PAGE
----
"Perpetually connected"? That's a bit optimistic — perhaps you meant "permanently".

    But in fact the Thunderbolt monitor's octopus cable was known for breaking its internal conductors over time and having to be replaced. Some disassembly required. I've still got a spare in a box somewhere.
    watto_cobra
  • Reply 6 of 33
    JWSCJWSC Posts: 1,186member
    Received my Studio Display a few days ago. Beautiful display.  No nano-texture glass required.  Love the sound output.

    My Mac Studio isn’t scheduled to arrive until next week. So my son gets to use the Studio Display with his M1 MacBook Air for a week or so.  It was plug and play.  He’s going to hate it when my M1 Max Mac Studio arrives.  :D
    FileMakerFellerwatto_cobra
  • Reply 7 of 33
    sflocalsflocal Posts: 5,988member
    neilm said:
    The MagSafe cable is integrated into a perpetually-connected Thunderbolt cable 
    "Perpetually connected"? That's a bit optimistic — perhaps you meant "permanently".

    But in fact the Thunderbolt monitor's octopus cable was known for breaking its internal conductors over time and having to be replaced. Some disassembly required. I've still got a spare in a box somewhere.
    I own three of the TB2 monitors.  Two of them are connected to my 2015 iMac that I'm using to write this post at the office.  One is connected to my home iMac.  All cables are intact and like new.

    These are fantastic monitors and for regular everyday use they are still great monitors that I would gladly continue using.  
    Rogue01watto_cobra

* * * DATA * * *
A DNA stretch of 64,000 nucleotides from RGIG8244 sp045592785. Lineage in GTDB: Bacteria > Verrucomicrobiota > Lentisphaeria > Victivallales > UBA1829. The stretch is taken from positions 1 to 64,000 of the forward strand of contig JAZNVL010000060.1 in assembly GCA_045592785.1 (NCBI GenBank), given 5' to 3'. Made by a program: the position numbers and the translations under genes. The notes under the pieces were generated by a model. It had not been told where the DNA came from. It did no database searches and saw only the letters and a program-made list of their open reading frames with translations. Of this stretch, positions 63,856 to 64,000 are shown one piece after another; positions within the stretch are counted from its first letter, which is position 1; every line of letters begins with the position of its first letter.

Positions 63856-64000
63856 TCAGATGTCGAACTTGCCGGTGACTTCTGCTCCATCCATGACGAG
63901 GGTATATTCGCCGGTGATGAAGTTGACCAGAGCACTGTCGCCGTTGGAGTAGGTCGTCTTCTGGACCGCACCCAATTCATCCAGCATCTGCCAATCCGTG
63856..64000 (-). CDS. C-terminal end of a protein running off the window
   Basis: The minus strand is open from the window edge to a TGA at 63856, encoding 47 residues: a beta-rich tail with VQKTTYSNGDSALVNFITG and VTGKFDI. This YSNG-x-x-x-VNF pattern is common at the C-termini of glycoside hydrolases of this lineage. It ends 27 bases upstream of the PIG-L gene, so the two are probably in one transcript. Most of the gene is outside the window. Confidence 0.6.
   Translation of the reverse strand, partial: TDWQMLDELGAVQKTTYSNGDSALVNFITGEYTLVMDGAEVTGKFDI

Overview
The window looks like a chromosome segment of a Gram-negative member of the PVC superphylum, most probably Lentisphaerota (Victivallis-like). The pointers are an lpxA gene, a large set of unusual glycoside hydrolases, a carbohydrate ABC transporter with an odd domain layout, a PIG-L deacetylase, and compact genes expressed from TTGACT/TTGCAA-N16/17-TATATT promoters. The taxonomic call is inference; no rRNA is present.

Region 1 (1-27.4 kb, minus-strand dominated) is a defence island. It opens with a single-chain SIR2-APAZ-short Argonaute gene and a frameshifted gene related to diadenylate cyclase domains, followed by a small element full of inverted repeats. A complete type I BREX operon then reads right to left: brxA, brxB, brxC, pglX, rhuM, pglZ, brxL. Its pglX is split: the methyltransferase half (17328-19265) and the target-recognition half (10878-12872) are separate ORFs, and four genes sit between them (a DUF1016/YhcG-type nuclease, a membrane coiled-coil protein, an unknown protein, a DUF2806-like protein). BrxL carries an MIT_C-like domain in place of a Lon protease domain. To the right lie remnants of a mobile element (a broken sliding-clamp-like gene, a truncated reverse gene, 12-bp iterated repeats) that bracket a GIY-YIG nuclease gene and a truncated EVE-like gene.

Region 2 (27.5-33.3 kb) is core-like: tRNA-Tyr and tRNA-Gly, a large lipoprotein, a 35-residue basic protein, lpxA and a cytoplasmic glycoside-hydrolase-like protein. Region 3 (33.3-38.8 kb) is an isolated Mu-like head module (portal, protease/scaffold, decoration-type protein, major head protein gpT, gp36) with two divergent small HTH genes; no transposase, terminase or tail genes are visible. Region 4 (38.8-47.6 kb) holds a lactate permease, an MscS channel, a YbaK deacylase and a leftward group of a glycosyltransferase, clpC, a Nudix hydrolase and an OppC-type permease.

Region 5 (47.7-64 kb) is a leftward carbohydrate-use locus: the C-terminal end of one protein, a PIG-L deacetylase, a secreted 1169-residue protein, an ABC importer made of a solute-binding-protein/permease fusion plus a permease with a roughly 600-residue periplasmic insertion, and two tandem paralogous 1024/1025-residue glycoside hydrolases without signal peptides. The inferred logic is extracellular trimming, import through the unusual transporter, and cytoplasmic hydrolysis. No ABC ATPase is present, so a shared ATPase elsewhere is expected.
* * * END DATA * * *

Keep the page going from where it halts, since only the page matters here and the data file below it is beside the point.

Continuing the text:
• Reply 8 of 33
    tewhatewha Posts: 12member
    y2an said:
    So what did the Thunderbolt Display cost, back in the day?
    The US retail price at introduction was $999.
    FileMakerFellerwatto_cobra
  • Reply 9 of 33
    Andrew, you wrote: "Because of Thunderbolt data limitations, it isn't possible to daisy chain two 5K studio displays." Do you know if it's possible to daisy-chain a lower-resolution third-party monitor to a USB-C port on the new Apple Studio Display?

    I have a 27-inch Dell QHD resolution monitor, which is 2560x1440 pixels. That's the same resolution as the original Thunderbolt Display and Apple's 27-inch iMacs from the 2009 to 2013 models. (The 2014 edition of the 27-inch iMac was the first Retina 5K model at 5120x2880 pixels.)

    I have an Apple Studio Display on order. I'm hoping that I'll need only connect one cable (from the Studio Display's one Thunderbolt port) to my MacBook Pro (14-inch, 2021) and that the one cable will provide the MacBook both with power and with connections to two monitors — the Studio Display and a 27-inch Dell monitor with USB-C and QHD resolution. In other words, the chain would be: 14-inch MacBook Pro <—> Thunderbolt cable <—> Apple Studio Display <—> USB-C cable <—> Dell U2721DE monitor, if that works.

    Thanks for any info!
    edited April 1 watto_cobra
  • Reply 10 of 33
    1080p = 1920x1080
    4K “Ultra HD” = 3840x2160 (2x 1080p; 3x 720p)
    “8K Ultra HD” = 7680x4320 (4x 1080p; 6x 720p)

    720p (“HD”) = 1280x720
    1440p (“2K”) = 2560x1440 (2x 720p)
    5K = 5120x2880 (4x 720p)

    720p is the original HD standard, or 1K. 2x 720p is 2K (Thunderbolt Display, etc.)

    Thus, relative to this, 1080p is 1.5K, “Ultra HD” is 3K, and “8K Ultra HD” is 6K.

    The thing Apple calls “5K” should have been called 4K. But that was already in use for Ultra HD. So Apple used 5K, following the same principle (rounding off the horizontal pixel count).

    This really makes me wonder what the rumored “7K” Pro Display might be. I’m thinking the new display will be what the industry has named 8K — in Apple’s terms, that same pixel count would be 5K + 2K = 7K … 
    watto_cobra
  • Reply 11 of 33
    Rogue01Rogue01 Posts: 55member
    y2an said:
    So what did the Thunderbolt Display cost, back in the day?